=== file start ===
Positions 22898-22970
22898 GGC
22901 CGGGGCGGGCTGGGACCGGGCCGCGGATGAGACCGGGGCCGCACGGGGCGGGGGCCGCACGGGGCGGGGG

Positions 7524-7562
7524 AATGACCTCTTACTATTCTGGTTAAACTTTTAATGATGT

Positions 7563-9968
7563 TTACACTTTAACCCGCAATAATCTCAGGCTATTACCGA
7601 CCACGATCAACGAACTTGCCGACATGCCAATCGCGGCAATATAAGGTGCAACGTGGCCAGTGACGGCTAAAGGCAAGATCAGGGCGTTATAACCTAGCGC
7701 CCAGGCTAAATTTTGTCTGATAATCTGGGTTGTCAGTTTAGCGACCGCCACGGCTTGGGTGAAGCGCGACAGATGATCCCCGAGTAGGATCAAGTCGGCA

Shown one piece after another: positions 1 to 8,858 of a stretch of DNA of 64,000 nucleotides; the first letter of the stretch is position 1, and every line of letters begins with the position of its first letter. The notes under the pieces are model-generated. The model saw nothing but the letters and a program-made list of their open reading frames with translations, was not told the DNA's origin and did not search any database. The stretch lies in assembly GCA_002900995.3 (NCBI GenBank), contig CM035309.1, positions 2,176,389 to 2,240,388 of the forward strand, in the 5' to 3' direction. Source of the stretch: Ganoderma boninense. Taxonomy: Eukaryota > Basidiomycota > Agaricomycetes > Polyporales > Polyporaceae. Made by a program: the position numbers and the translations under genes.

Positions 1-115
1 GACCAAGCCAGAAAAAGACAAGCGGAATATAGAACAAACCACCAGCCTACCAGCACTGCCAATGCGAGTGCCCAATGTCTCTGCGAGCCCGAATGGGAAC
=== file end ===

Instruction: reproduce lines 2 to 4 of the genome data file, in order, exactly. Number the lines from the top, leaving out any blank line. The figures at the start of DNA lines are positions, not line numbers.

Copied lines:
22898 GGC
22901 CGGGGCGGGCTGGGACCGGGCCGCGGATGAGACCGGGGCCGCACGGGGCGGGGGCCGCACGGGGCGGGGG

Positions 7524-7562